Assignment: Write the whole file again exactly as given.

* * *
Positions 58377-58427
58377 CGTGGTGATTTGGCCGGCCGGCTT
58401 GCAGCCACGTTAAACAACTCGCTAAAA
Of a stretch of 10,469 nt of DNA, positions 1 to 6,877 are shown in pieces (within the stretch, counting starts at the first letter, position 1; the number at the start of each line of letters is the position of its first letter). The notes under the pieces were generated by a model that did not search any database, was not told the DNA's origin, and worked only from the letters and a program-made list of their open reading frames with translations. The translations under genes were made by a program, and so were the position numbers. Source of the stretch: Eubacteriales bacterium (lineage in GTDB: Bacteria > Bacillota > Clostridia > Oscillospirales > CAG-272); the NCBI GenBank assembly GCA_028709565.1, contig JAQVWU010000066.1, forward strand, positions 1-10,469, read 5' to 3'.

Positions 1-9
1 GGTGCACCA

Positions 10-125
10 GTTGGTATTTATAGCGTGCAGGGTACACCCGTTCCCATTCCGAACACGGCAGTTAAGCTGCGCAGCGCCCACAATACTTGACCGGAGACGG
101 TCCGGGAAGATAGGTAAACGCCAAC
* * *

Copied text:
Positions 58377-58427
58377 CGTGGTGATTTGGCCGGCCGGCTT
58401 GCAGCCACGTTAAACAACTCGCTAAAA
Of a stretch of 10,469 nt of DNA, positions 1 to 6,877 are shown in pieces (within the stretch, counting starts at the first letter, position 1; the number at the start of each line of letters is the position of its first letter). The notes under the pieces were generated by a model that did not search any database, was not told the DNA's origin, and worked only from the letters and a program-made list of their open reading frames with translations. The translations under genes were made by a program, and so were the position numbers. Source of the stretch: Eubacteriales bacterium (lineage in GTDB: Bacteria > Bacillota > Clostridia > Oscillospirales > CAG-272); the NCBI GenBank assembly GCA_028709565.1, contig JAQVWU010000066.1, forward strand, positions 1-10,469, read 5' to 3'.

Positions 1-9
1 GGTGCACCA

Positions 10-125
10 GTTGGTATTTATAGCGTGCAGGGTACACCCGTTCCCATTCCGAACACGGCAGTTAAGCTGCGCAGCGCCCACAATACTTGACCGGAGACGG
101 TCCGGGAAGATAGGTAAACGCCAAC